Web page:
Monthly Archives: September 2023

SerenityOS Day 1: Debugging the piano app

I love spelunking into unknown codebases with nothing but find and grep. It’s one of the most valuable skills one can develop as a programmer imo and in this video you can see how I approach it.

This video focuses on debugging GUI event handling. At first the bug seemed related to the app’s waveform selection, but I then realized it was a more general topic with the SerenityOS GUI UX โ€” selecting a dropdown entry retains focus, and requires an explicit escape key.

Ultimately I made progress accidentally by hitting the keyboard while the selection was still active, revealing to me that fact (which I hadn’t noticed before).

You can see my general debugging flow:

  • Get things building
  • How to run app from command line (to see stdout)?
  • How to print to stdout?
  • Using debug prints to understand the GUI event handling

Overall I’m quite impressed with SerenityOS. I only realized after looking into the code exactly how much code they had written and how fully featured the system is. Well done to the team.

Do you need to learn how to implement a red-black tree?

4 basic multithreading & lockfree programming exercises

Four exercises that touch basic multithreaded and lockfree programming concepts.

  1. Implement a program that attempts to use two threads to increment a global counter to 10,000 with each thread incrementing 5000. But make it buggy so that there are interleaving problems and the end result of the counter is less than 10,000.
  2. Fix the above with atomics.
  3. Implement a variant of the program: instead of simply incrementing the counter, make the counter wrap every 16 increments (as if incrementing through indices of an array of length 16). Make two threads each attempt to increment the counter (16 * 5000) times. The end state should have the counter be back at index zero. Implement it in a buggy naive way that causes the counter to often be nonzero, even if atomics are used.
  4. Fix the above using a CAS loop.
  5. (Bonus question for the above: Why isn’t std::atomic::compare_exchange_strong a good fit here?)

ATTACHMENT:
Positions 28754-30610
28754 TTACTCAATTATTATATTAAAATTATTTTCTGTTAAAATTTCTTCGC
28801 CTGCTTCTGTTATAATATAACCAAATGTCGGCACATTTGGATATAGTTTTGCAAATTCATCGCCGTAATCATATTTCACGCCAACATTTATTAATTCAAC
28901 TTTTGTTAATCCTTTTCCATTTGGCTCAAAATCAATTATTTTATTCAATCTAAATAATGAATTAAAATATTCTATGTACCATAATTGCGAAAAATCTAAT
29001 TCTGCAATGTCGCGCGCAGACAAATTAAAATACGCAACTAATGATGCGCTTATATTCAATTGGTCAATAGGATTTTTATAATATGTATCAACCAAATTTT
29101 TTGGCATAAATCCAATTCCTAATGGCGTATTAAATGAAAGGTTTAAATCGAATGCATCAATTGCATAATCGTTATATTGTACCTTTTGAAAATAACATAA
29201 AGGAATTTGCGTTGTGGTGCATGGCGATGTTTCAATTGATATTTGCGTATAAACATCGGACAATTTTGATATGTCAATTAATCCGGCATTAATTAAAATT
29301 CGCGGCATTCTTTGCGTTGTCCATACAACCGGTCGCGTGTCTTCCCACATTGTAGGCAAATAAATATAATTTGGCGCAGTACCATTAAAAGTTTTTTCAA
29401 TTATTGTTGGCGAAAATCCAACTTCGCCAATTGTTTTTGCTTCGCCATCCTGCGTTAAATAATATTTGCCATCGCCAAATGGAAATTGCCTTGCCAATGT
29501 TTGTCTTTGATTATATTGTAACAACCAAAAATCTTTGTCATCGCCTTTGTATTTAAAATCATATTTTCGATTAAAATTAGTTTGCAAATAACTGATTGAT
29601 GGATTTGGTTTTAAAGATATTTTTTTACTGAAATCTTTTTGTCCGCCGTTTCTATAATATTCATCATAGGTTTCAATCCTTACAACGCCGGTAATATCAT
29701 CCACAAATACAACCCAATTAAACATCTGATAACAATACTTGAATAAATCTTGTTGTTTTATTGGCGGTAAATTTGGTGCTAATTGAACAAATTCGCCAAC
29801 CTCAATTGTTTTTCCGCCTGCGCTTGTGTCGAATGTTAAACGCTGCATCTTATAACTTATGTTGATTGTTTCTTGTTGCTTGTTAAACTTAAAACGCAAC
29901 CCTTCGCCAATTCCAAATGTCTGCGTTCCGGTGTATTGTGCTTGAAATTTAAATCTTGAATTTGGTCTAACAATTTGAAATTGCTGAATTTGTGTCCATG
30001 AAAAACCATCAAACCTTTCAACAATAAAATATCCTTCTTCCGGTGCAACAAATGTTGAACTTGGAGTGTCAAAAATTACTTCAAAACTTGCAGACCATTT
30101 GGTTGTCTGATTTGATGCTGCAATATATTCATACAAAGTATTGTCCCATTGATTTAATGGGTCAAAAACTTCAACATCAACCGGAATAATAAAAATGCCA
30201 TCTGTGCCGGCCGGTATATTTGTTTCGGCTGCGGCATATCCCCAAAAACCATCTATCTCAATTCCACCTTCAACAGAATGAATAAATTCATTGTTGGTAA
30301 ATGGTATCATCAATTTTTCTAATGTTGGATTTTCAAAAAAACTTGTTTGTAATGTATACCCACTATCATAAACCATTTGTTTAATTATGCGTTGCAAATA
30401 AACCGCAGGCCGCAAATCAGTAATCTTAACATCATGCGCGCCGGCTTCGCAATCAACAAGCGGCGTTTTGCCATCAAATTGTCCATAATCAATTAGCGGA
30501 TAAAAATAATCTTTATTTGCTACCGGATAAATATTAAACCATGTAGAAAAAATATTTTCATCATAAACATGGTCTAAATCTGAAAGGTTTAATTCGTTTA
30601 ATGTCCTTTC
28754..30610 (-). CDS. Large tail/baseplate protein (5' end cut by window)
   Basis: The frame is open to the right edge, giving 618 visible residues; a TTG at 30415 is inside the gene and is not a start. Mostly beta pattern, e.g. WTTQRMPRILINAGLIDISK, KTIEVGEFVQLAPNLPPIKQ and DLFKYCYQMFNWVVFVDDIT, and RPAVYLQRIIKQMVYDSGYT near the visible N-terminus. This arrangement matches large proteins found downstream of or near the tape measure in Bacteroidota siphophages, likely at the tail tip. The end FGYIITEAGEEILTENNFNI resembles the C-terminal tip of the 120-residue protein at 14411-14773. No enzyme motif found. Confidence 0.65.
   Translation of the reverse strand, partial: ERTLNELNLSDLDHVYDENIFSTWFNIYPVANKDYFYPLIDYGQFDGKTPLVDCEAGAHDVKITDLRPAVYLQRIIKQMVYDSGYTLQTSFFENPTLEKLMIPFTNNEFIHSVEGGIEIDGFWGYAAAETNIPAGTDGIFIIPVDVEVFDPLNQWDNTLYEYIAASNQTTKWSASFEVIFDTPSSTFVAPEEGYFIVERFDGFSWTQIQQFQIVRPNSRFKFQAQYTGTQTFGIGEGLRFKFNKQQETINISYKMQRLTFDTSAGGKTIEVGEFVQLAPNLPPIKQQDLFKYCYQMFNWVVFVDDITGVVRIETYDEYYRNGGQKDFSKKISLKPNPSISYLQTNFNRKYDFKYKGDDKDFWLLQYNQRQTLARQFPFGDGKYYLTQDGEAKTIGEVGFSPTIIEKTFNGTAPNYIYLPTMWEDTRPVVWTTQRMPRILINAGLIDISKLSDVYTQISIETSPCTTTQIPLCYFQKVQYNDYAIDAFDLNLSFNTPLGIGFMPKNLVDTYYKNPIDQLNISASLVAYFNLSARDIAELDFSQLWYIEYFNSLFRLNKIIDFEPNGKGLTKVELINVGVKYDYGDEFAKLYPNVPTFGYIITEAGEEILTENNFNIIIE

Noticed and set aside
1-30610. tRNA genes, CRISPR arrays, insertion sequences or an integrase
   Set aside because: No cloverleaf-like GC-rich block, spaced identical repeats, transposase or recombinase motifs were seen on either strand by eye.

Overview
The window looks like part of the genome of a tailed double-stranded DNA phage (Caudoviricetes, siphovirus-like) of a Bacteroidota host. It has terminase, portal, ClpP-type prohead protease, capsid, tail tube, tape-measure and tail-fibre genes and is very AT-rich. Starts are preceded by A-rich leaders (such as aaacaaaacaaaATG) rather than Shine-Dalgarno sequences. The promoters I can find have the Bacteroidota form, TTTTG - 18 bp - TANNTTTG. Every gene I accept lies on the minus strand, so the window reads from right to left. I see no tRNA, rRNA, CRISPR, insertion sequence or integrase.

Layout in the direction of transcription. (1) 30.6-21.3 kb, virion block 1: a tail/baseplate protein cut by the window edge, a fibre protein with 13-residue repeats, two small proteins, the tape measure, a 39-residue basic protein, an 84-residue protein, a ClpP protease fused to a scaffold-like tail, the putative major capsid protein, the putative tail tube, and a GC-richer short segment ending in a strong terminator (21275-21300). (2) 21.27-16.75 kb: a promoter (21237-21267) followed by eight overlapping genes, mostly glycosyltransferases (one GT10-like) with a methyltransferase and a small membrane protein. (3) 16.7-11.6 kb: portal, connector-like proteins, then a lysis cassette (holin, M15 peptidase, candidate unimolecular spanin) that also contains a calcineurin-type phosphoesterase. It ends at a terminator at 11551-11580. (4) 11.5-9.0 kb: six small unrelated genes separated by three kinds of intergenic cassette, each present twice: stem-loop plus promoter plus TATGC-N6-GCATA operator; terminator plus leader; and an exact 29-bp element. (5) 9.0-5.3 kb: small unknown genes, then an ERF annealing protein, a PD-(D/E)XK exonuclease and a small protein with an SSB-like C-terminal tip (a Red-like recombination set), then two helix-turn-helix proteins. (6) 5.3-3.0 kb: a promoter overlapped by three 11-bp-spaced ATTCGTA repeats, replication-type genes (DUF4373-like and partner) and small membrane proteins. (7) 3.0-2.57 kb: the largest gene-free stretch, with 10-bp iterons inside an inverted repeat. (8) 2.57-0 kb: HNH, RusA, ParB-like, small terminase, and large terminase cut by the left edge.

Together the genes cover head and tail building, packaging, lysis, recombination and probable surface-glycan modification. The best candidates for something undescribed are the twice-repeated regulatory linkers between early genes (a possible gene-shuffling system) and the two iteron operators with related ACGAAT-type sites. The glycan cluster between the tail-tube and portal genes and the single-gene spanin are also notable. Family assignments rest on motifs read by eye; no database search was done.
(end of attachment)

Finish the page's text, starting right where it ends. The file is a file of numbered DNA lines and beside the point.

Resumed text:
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Mutexes, atomics, lockfree programming

Some rough lab notes on these topics to record the current state of my knowledge. I’m not an expert, so there may be inaccuracies.


  • On Linux, libpthread mutexes are implemented using the underlying futex syscall
  • They are basically a combination of a spinlock (in userspace), backed by the kernel for wait/signal operations only when absolutely necessary (i.e. when there’s contention). In the common case of an uncontended lock acquire, there is no context switch which improves performance
  • The userspace spinlock portion uses atomics as spinlocks usually do, specifically because the compare and set must be atomic
  • Jeff Preshing (see below) writes that each OS/platform has an analogous concept to this kind of “lightweight” mutex โ€” Windows and macOS have them too
  • Before futex(2), other syscalls were used for blocking. One option might have been the semaphore API, but commit 56c910668cff9131a365b98e9a91e636aace337a in glibc is before futex, and it seems like they actually use signals. (pthread_mutex_lock -> __pthread_lock (still has spinlock elements, despite being before futex) -> suspend() -> __pthread_suspend -> __pthread_wait_for_restart_signal -> sigsuspend)
  • A primary advantage of futex over previous implementations is that futexes only require kernel resources when there’s contention
  • Like atomics, mutexes implementations include memory barriers (maybe even implicitly due to atomics) to prevent loads/stores from inappropriately crossing the lock/unlock boundary due to compiler and/or hardware instruction reordering optimizations
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